e. and shared a similar cautious view of their shareholders' interest. Buenos . and did not find it difficult to recruit further capital from both its 'extended family' in Britain (retired partners. 37 When 'American rails' collapsed in the 1920s. heirs etc. The London capital market was not much interested in manufacturing investments of any kind until the 1930s. in Latin America. and small dispersed firms in the Empire or British trade area could not hope to attract capital on their own merits. manufacturing. Sam Insull. except perhaps safe domestic conglomerates. or perhaps for diversification away from some high-risk investment such as mining.Stanley D. when London was the financial centre of the world. the successful mercantile group had capital of its own. rising groups found it necessary to maintain an office there. widows. 38 Company promotion was evidently not Fleming's forte. Fleming shifted his interest towards industry. can be identified elsewhere in the Orient. Chapman 39 Anglo-Persian Oil Co.39 The parent group was characteristically a highly reputable mercantile partnership looking for new outlets for its capital as traditional merchanting declined. but the reputation and continuing leadership of the group sprang from its local expertise. Not surprisingly. 40 However. It has been defined as 'an entrepreneurial or family concern whose name and reputation was used to float a variety of subsidiary trading. then in backing the American entrepreneur of public utility companies. outside Britain] and often widely dispersed' . Celanese never made money and Insull went bankrupt in 1929. Australia and Tsarist Russia. but it has recently been identified as a species of economic organisation that. when he became involved with the Whigham family in forming British Celanese and American Celanese.) and from the local business community in Calcutta. sold his famous picture collection. Fleming and Benson were friends and partners in the purchase of many blocks of shares. both Benson and Fleming faced a long struggle for survival. who had spent his income pretty freely. It seems that Robert Benson & Sons only survived because the senior partner. In the second half of the nineteenth century. INVESTMENT GROUPS The investment group has long been familiar to historians of the South African economy. mining or financial enterprises. Hong Kong. invariably overseas [i. stemming from British investment in India.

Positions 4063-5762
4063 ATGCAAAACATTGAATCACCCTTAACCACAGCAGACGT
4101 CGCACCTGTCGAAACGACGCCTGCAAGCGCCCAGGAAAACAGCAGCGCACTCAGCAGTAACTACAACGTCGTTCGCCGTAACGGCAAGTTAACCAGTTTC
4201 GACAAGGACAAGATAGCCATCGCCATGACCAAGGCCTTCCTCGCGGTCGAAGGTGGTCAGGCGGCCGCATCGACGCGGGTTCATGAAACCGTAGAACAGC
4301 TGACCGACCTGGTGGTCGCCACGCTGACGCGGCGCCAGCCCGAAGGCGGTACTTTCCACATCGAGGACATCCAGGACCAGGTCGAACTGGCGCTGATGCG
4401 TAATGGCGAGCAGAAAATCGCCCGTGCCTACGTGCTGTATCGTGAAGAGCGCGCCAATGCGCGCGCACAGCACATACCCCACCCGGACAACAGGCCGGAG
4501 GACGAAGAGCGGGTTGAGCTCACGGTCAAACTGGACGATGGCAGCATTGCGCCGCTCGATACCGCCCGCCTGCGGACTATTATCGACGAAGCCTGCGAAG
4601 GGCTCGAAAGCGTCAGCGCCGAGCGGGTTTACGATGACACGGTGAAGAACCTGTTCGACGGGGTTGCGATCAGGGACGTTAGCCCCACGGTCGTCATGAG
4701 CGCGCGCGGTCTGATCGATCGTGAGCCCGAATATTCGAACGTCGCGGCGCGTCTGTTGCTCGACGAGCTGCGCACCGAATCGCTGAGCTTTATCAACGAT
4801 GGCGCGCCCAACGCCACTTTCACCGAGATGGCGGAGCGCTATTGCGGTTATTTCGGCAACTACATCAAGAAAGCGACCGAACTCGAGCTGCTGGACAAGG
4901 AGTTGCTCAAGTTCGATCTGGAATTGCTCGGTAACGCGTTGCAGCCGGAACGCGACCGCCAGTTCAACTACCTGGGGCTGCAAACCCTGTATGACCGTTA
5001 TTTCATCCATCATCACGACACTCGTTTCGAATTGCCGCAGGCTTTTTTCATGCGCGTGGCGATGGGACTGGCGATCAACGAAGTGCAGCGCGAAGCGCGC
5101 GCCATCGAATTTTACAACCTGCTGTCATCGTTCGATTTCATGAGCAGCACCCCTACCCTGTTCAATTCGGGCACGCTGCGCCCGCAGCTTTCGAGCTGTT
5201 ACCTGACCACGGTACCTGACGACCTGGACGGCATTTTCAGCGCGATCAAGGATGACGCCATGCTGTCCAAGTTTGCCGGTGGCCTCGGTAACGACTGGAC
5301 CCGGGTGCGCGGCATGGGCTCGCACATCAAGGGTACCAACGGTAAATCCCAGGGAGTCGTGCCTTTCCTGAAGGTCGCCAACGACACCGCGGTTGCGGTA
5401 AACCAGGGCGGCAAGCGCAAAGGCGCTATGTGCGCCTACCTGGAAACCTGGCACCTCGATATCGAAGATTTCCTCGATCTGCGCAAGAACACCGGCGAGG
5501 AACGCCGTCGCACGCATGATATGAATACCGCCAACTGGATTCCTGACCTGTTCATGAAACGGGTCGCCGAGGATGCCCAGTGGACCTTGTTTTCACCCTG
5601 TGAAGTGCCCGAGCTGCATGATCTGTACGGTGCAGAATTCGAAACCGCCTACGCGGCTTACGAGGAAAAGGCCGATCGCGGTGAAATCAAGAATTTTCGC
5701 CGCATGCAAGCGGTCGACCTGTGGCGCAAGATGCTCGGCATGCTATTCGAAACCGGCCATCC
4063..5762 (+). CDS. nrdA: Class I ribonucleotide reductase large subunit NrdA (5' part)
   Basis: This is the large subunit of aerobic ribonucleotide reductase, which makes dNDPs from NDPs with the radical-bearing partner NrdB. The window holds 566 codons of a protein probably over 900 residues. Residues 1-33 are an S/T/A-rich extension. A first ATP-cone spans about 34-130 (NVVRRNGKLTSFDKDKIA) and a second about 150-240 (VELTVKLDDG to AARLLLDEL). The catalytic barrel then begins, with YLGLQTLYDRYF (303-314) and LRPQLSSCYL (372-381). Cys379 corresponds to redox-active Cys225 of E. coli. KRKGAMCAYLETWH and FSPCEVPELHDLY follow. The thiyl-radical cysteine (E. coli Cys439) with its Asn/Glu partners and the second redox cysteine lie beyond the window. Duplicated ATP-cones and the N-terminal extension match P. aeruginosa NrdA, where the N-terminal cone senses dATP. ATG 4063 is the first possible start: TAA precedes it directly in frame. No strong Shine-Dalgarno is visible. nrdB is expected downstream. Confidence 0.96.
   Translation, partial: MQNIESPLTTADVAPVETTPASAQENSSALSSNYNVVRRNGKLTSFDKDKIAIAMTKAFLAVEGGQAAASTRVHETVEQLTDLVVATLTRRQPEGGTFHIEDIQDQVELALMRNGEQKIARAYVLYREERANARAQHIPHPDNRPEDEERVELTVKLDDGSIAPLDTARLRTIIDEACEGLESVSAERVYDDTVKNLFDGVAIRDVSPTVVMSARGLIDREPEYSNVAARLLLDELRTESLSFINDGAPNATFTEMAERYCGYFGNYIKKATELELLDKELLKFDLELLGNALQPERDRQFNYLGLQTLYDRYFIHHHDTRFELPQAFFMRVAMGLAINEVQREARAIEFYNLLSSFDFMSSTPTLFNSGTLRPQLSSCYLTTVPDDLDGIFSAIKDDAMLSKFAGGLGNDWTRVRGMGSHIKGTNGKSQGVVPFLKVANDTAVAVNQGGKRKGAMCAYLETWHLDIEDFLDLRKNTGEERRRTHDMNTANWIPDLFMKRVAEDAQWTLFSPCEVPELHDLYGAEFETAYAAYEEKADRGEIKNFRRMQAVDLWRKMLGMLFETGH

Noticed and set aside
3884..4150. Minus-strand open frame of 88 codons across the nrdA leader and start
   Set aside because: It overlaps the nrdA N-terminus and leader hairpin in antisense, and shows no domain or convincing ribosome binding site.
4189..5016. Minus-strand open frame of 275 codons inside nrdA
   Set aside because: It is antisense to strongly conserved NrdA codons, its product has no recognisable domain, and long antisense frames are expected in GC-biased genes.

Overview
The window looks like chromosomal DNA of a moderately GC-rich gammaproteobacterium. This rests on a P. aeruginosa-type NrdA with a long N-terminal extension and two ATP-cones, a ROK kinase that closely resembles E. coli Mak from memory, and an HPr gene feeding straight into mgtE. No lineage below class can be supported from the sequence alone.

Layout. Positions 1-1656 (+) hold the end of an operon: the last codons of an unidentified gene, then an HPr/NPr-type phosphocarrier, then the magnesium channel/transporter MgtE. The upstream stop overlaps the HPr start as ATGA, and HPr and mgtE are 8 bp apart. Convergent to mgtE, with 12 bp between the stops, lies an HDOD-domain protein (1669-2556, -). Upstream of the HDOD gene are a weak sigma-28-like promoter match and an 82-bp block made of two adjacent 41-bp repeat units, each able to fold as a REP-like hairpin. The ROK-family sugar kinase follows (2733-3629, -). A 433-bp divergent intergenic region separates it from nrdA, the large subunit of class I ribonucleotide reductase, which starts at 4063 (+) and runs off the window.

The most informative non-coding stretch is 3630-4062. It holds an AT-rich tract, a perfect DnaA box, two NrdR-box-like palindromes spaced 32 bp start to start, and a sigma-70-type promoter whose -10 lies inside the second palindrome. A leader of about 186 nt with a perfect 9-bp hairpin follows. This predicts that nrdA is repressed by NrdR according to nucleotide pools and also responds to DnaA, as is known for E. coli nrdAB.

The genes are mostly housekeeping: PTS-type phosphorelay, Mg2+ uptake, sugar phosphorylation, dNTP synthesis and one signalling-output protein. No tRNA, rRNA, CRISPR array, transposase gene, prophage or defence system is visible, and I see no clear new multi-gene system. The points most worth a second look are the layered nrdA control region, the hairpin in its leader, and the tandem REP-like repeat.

Ironside of Birds disclosed the structure of the firm's shareholding to the Indian Industrial Commission. Bird merged with an old rival. of Calcutta.40 Venture Capital and Financial Organisation Aires. this preliminary survey already offers more than half that number. scale and capital structure. Sassoon & Co. 43 It was a formula that enabled the Agency Houses to make the transition from trade to finance with minimal risk and maximum profit. speaking generally. The investment group proved to be such a successful institution that it is not too much to suggest that high-risk investments were better serviced overseas than they were in the British domestic economy. but a similar structure can be discerned at E. or wherever. Although the concept of the investment group is nothing new in South Africa. 42 The most characteristic feature is that from a dispersed shareholding of perhaps £2-3 m. and paper mills... Hannah's list of the fifty largest British domestic companies of 1905 includes two dozen firms with a capital of £4. jute mills. The case of Bird & Co. and employed directly or indirectly over 100000 people. W. The largest number were in India and. 41 On present evidence. Wallace Bros. expressing the view that it was fairly typical of Agency Houses at the period (Table 2. so presumably the total shareholding was in excess of £2. may serve to illustrate the structure of such firms at the period.0 m or more. Birds and Heilgers were much bigger than any other houses. The combined organisation. a coke manufacturing plant. and the . An initial survey drew attention to thirty such groups for which some information on capital had survived before 1914. but did not reach its greatest scale there.0m. D. Birds & Heilgers were able to direct an investment of £20 m. and other houses active in the Orient at the period. an annual profit of £3 m. F. Such investors were able to combine the attractions of investment in lucrative 'new frontier' developments with the safety and assurance of familiar names. had a capital investment valued at £20 m. A. that managed seven coal companies. and an electric supply company. then much the largest British industrial enterprise in India. Finlays. The same year. Heilgers & Co. it is something that British economic historians have only just begun to take a serious interest in. the richest in South Africa. W. an energetic former German firm. Johannesburg.3). St Petersburg. a fireclay and silica works. In 1917. Consequently it is difficult to say much about its distribution. The data did not include the firm's interest in a new engineering works. all in manufacturing. and this number can now be added to. the investment group developed first in the Orient.